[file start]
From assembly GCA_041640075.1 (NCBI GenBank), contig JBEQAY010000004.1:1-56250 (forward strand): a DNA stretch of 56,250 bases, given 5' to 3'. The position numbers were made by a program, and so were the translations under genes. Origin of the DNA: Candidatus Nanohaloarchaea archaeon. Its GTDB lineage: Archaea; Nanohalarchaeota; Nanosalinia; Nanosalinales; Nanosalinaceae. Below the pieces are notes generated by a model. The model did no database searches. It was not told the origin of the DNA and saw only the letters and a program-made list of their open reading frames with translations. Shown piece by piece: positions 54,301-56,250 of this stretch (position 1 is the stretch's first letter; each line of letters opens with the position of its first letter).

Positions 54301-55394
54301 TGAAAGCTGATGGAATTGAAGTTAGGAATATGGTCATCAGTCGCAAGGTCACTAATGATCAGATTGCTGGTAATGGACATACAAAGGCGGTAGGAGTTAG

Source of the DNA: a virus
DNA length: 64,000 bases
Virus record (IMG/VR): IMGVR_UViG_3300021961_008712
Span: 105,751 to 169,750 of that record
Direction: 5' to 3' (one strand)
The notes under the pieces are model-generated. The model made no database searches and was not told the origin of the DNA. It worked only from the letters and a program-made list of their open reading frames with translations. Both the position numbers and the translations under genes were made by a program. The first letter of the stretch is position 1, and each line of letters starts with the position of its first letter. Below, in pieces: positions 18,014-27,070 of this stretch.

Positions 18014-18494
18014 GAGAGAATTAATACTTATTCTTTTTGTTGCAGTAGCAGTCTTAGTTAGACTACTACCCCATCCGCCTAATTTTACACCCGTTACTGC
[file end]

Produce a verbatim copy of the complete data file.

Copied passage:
From assembly GCA_041640075.1 (NCBI GenBank), contig JBEQAY010000004.1:1-56250 (forward strand): a DNA stretch of 56,250 bases, given 5' to 3'. The position numbers were made by a program, and so were the translations under genes. Origin of the DNA: Candidatus Nanohaloarchaea archaeon. Its GTDB lineage: Archaea; Nanohalarchaeota; Nanosalinia; Nanosalinales; Nanosalinaceae. Below the pieces are notes generated by a model. The model did no database searches. It was not told the origin of the DNA and saw only the letters and a program-made list of their open reading frames with translations. Shown piece by piece: positions 54,301-56,250 of this stretch (position 1 is the stretch's first letter; each line of letters opens with the position of its first letter).

Positions 54301-55394
54301 TGAAAGCTGATGGAATTGAAGTTAGGAATATGGTCATCAGTCGCAAGGTCACTAATGATCAGATTGCTGGTAATGGACATACAAAGGCGGTAGGAGTTAG

Source of the DNA: a virus
DNA length: 64,000 bases
Virus record (IMG/VR): IMGVR_UViG_3300021961_008712
Span: 105,751 to 169,750 of that record
Direction: 5' to 3' (one strand)
The notes under the pieces are model-generated. The model made no database searches and was not told the origin of the DNA. It worked only from the letters and a program-made list of their open reading frames with translations. Both the position numbers and the translations under genes were made by a program. The first letter of the stretch is position 1, and each line of letters starts with the position of its first letter. Below, in pieces: positions 18,014-27,070 of this stretch.

Positions 18014-18494
18014 GAGAGAATTAATACTTATTCTTTTTGTTGCAGTAGCAGTCTTAGTTAGACTACTACCCCATCCGCCTAATTTTACACCCGTTACTGC